A Czech mates in Turkey

by ChessBase
5/27/2004 – A young Czech champion is leading the 2004 European Individual Championship in beautiful Antalya, Turkey. With three rounds to go nineteen-year-old David Navara is ahead of big names like Ivanchuk and Radjabov. Can he hold on? What does Kasparov think? Test your tactical prowess. We have games and analysis.

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Can Navara hold on?

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19-year-old GM David Navara of the Czech Republic is having the tournament of his life. With three rounds to play his only problem is that there are still three rounds to play! That's plenty of time for the large pack of more experienced players to catch up to the youngster if he falters. So far he's been very impressive, winning six games against a loss and three draws. Can the Czech champion last three more rounds? (Photos from the very entertaining official site.)

The long list of players in Antalya, Turkey hoping otherwise includes top seed Vassily Ivanchuk. The supertournament veteran started the event with a loss but has steadily risen since. In the last two rounds he rested with two short draws and so should have energy for the home stretch. Meanwhile Miroshnichenko has played only two draws during the entire event so far.

When you look at the leaderboard on the right you might wonder what has happened to two of the top seeds, Vadim Milov and Teimour Radjabov (photo below). The Swiss Milov was hit for a pair of losses and is out of the running.

Wunderkind Radjabov's story is simply too many draws. He started with two wins and since then has drawn eight games in a row! The last one was an 11-mover against his Azerbaijani teammate Gashimov, but overall Radjabov has simply been unable to score points against his lower-rated opposition.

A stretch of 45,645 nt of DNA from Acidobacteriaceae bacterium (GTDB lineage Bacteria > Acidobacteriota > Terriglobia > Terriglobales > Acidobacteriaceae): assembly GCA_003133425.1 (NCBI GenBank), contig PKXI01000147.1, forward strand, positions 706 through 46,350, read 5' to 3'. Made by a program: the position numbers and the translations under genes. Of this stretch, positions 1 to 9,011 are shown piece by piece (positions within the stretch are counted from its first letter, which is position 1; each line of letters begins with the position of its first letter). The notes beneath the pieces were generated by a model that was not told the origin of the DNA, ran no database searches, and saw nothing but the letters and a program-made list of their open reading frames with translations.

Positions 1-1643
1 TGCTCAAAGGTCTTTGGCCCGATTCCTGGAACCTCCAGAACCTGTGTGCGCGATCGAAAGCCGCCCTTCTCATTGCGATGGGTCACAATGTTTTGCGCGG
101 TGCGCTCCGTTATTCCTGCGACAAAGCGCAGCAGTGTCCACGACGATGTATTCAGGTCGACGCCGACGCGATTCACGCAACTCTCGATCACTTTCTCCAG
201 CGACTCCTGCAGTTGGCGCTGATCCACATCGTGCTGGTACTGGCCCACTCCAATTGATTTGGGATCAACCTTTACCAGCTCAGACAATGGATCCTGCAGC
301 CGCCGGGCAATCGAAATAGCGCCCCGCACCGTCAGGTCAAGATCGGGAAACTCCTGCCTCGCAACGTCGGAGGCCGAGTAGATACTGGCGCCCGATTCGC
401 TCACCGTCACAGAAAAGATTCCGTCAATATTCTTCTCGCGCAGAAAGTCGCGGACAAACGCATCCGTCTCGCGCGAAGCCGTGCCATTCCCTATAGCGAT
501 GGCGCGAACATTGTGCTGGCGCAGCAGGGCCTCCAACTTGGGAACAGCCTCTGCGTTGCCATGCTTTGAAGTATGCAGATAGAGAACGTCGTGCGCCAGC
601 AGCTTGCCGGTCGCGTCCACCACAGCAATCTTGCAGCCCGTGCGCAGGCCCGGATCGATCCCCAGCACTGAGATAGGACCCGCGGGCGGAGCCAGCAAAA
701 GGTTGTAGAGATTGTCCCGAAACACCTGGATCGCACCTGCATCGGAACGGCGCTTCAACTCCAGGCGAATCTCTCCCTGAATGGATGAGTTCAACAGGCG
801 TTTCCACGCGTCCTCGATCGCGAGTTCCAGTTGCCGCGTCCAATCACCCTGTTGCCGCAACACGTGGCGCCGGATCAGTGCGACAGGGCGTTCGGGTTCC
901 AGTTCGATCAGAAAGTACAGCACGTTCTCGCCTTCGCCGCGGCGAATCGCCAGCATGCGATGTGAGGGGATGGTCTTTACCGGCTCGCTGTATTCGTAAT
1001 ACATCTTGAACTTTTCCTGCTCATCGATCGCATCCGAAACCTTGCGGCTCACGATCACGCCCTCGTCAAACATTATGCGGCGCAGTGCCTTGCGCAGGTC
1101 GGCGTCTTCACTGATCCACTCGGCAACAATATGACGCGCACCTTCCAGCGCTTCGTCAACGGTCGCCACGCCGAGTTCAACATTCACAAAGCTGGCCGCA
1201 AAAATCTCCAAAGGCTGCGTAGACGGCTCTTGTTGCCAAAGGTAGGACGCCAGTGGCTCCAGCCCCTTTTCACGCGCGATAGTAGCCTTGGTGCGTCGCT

According to Garry Kasparov this has much to do with how Radjabov was dropped into so many top-level events at such a young age. "He hasn't really learned how to win," was how the world #1 put it. Radjabov is used to trying to survive in Linares, where draws against the likes of the top-ten are more than reasonable.

When playing against lower-rated guys he should beat he doesn't seem able to shift gears. While Radjabov has an incredible amount of top-level experience he has never won a GM tournament because he plays in such strong events.

Kasparov was also disdainful of many of the games played in this year's event. Not because of the players, but because of the FIDE time control in use that makes consistent play all but impossible. We watched over his shoulder as he flicked through some of the Euro Ch games in ChessBase.

More than a few times he would see an interesting result and then be surprised when a very drawish position would arise in the game. "How could anybody lose this position?" he would wonder, and then watch as blunder followed blunder in the increment time control.

One of the ideas behind the increment is to avoid silly losses on time in even positions, or to allow a clearly winning position to be converted. But when you start with only 90 minutes and don't get any more time at move 40, the endgame is often a total disaster. This makes the games a little painful to annotate, we admit. We don't like to show strong Grandmaster playing blunders in relatively simple positions.

Ivanchuk – Radulski after 29.Bg3

This position is anything but simple, but it IS simply terrible. White has no way to deal with the pressure on the h-file and the top seed resigned after 29...Nxg4! 0-1

It's curtains after 30.fxg4 Rxg3+ 31.Kxg3 Qh3+ 32.Kf2 Bh4+ (the point) 33.Rg3 Bxg3+ 34.Kg1 Bxg4 and Black has a few extra pawns and a continuing attack.

Navara – Anastasian after 37...Rc5?!

Here the tournament leader used a pretty trick to force liquidation into a winning rook endgame.

38.Rb4! Rxc2+ (38...Rxb4?? 39.Re8# checkmate) 39.Rxc2 Rxb4 40.Rc8+ Kh7 41.Kb2 Ra4 42.Rc5 Ra2+ 43.Kxb3 Rxg2 44.a6 and White won the race easily.

Nyback – Ivanchuk after 29.Bd2??

White was hoping to prevent ..c3 but he only made it more powerful! Some interesting skewers make this tactic a little hard to see.

29...c3! 30.Bxc3 b4 pinning and winning the bishop was the prosaic game continuation and White resigned a few moves later. The c3 pawn was immune.

30.bxc3 Rxd2 wins a piece (also 30...Qd5+ 31.e4 Qxd2)

Jobava – Aronian after 14.Na3?

You can't blame this one on the time control. Black makes a pawn disappear in thin air.

14...Bxh3! 15.c4!? Offering the a1 rook to get at the black king and the h3 bishop at the same time. Fritz says Black can take the rook, but it wouldn't be an easy defense for a human after 15...Qxa1 16.c5. However, 15...Ng4! hitting f2 was very strong. Black retreated with 15...Bd7 and won on move 31.

White couldn't capture the h3 bishop because of mate in five with 15.gxh3?? Qg3+ and ..Ng4 is coming.

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